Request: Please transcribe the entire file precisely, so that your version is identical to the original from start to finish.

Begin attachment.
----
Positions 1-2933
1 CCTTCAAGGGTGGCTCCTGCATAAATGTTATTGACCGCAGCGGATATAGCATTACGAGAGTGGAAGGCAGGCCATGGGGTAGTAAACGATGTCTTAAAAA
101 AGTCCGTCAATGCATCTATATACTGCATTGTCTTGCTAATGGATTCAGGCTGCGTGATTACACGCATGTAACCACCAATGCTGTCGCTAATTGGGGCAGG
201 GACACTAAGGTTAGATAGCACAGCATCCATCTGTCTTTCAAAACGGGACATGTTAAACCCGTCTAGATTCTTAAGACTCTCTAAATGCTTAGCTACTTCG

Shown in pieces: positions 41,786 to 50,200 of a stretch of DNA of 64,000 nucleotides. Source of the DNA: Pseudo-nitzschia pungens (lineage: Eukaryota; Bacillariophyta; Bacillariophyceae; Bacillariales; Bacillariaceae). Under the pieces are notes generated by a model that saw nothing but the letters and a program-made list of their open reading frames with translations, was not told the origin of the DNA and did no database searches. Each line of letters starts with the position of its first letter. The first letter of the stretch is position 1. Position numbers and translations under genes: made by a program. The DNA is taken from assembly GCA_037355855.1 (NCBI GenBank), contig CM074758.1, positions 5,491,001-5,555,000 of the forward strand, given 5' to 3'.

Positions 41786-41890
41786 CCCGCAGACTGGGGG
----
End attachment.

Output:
Positions 1-2933
1 CCTTCAAGGGTGGCTCCTGCATAAATGTTATTGACCGCAGCGGATATAGCATTACGAGAGTGGAAGGCAGGCCATGGGGTAGTAAACGATGTCTTAAAAA
101 AGTCCGTCAATGCATCTATATACTGCATTGTCTTGCTAATGGATTCAGGCTGCGTGATTACACGCATGTAACCACCAATGCTGTCGCTAATTGGGGCAGG
201 GACACTAAGGTTAGATAGCACAGCATCCATCTGTCTTTCAAAACGGGACATGTTAAACCCGTCTAGATTCTTAAGACTCTCTAAATGCTTAGCTACTTCG

Shown in pieces: positions 41,786 to 50,200 of a stretch of DNA of 64,000 nucleotides. Source of the DNA: Pseudo-nitzschia pungens (lineage: Eukaryota; Bacillariophyta; Bacillariophyceae; Bacillariales; Bacillariaceae). Under the pieces are notes generated by a model that saw nothing but the letters and a program-made list of their open reading frames with translations, was not told the origin of the DNA and did no database searches. Each line of letters starts with the position of its first letter. The first letter of the stretch is position 1. Position numbers and translations under genes: made by a program. The DNA is taken from assembly GCA_037355855.1 (NCBI GenBank), contig CM074758.1, positions 5,491,001-5,555,000 of the forward strand, given 5' to 3'.

Positions 41786-41890
41786 CCCGCAGACTGGGGG